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North Dakota officials say the state’s coal plants will be able to pump their CO2 underground in the future, and, based on this and other reasons, should therefore be exempt from a Minnesota law that requires utilities to plan ahead for the cost of potential climate regulations.
The planning requirement is part of Minnesota’s Next Generation Energy Act of 2007, which established the state’s renewable energy standard and requires emissions offsets for new coal power, even if purchased from out-of-state sources. The bipartisan legislation, signed by Republican Gov. Tim Pawlenty, was implemented prior to climate change becoming a third-rail political issue.
Law is not a ‘new cost’
Last week, a widely published Associated Press story, “ND officials protest new Minn. cost on coal power,” implied Minnesota imposes “charges” and “extra costs” on utilities for using coal. But the law does no such thing.
The provision in question, 216H.06, only requires utilities to include an estimate of future federal and/or state CO2 regulations in their long-term resource plans (in fairness, the AP does accurately summarize the law elsewhere in the story).
In a letter [PDF] from the North Dakota Industrial Commission to the Minnesota Pollution Control Agency, Gov. Jack Dalrymple claims 216H.06 is “an improper, extraterritorial extension of state regulatory authority” in violation of the Commerce Clause. That’s also the primary argument in a pending lawsuit between the two states.
The letter also cites “great uncertainty” over what the future will hold for CO2 regulation: “…many economic, scientific, and legal uncertainties exist that make quantifying the future cost of carbon dioxide regulation impracticable at this time.”
But perhaps Dalrymple’s most novel argument is that North Dakota’s status as “a leader in the advancement of [CO2 sequestration] technology” means the regulatory burden will be different for coal plants in his state:
Since the Commission first established its cost estimate in 2007, carbon dioxide injection and storage technology has continued to develop and now provides an even stronger justification to confine the cost estimate to Minnesota facilities.
In other words, North Dakota generators needn’t worry so much about future CO2 regulations, because they can just pump their emissions underground.
Law’s impact overstated?
The Minnesota PUC’s current cost estimate range is $9 to $34 per ton. Dalrymple calls upon the MPCA to recommend the estimate for North Dakota facilities be changed to $0 per ton. But it’s unclear whether such a change would make new coal power any more desirable to Minnesota utilities.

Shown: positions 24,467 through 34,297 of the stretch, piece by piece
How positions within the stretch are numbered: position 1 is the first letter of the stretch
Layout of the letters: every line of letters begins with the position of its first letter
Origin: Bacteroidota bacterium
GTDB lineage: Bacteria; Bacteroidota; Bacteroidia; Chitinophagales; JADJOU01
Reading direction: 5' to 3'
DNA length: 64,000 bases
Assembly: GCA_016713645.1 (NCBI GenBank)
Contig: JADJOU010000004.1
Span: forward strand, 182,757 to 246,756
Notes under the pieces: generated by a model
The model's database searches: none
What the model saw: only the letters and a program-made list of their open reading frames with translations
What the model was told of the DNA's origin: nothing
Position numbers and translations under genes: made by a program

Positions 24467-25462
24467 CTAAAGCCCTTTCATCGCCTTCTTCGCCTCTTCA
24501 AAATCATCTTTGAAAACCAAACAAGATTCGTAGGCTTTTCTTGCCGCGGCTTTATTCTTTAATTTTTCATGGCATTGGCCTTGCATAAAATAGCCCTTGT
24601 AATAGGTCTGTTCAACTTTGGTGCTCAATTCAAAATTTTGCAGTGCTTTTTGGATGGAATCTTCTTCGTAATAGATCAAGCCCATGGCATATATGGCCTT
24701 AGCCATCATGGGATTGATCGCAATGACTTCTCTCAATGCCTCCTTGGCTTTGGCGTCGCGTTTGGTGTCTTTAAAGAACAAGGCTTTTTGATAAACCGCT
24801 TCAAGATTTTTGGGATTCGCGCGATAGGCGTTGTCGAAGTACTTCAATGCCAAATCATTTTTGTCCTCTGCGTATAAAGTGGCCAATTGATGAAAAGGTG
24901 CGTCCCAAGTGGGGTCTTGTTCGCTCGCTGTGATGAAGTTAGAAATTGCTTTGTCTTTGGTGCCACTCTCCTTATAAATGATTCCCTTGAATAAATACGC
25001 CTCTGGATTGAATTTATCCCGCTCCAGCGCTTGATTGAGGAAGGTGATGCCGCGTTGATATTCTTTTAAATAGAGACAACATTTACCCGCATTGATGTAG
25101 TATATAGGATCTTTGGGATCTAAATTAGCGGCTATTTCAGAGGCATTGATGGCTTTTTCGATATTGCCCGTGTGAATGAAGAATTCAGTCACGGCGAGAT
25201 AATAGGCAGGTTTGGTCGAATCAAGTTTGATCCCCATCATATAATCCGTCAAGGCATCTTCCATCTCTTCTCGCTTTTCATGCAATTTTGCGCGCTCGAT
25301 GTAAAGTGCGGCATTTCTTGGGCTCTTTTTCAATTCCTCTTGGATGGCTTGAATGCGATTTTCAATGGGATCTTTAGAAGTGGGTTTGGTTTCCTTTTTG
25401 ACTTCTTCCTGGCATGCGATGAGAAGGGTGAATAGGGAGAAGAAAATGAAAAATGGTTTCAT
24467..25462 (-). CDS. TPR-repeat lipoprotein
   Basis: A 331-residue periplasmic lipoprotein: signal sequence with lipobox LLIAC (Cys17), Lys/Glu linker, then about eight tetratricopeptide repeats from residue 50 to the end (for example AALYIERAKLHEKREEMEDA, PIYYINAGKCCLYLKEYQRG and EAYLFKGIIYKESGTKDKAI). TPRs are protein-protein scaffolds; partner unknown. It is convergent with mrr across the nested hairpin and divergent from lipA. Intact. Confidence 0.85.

The newly completed Spiritwood plant in North Dakota, which was specifically exempted from Minnesota requirements, remains idle in part due to lack of demand, and in part because the power the plant generates isn’t presently cost-effective.
Minnesota law doesn’t prohibit coal power from North Dakota or anywhere else, but it does require CO2 emissions from new power sources to be offset. Which means a power plant that did succeed in sequestering its CO2 emissions underground would be exempt from the law in the first place.
Also, the resource plans are a long-term outlook, and the regulatory cost projections are one of many factors utilities must consider. It’s an entirely separate process from establishing a need for new generation sources or updating retail utility rates.
The aforementioned AP article, citing a spokeswoman from Otter Tail Power, estimated the burden of CO2 regulations on new coal power would result in a rate increase of $8 to $24 per month for customers. But in an email to Midwest Energy News, the spokeswoman, Cris Kling, said her figures were based on a hypothetical scenario in which a fee was applied to Otter Tail’s existing generation fleet, and should not be interpreted more broadly than that.
However you calculate, the figures used by the PUC for planning purposes don’t actually have a direct impact on ratepayers. The intent of the letter seems to have less to do with what Minnesotans pay for electricity and more to do with whether North Dakota producers find a market for their coal.
“It has long-term implications about the growth of the industry from where it is today,” Dalrymple told the AP. “We feel that the time has come to clear up this issue once and for all.”
Editor’s note: An earlier version of this post incorrectly referred to Jack Dalrymple as the former governor of North Dakota. He is the current governor.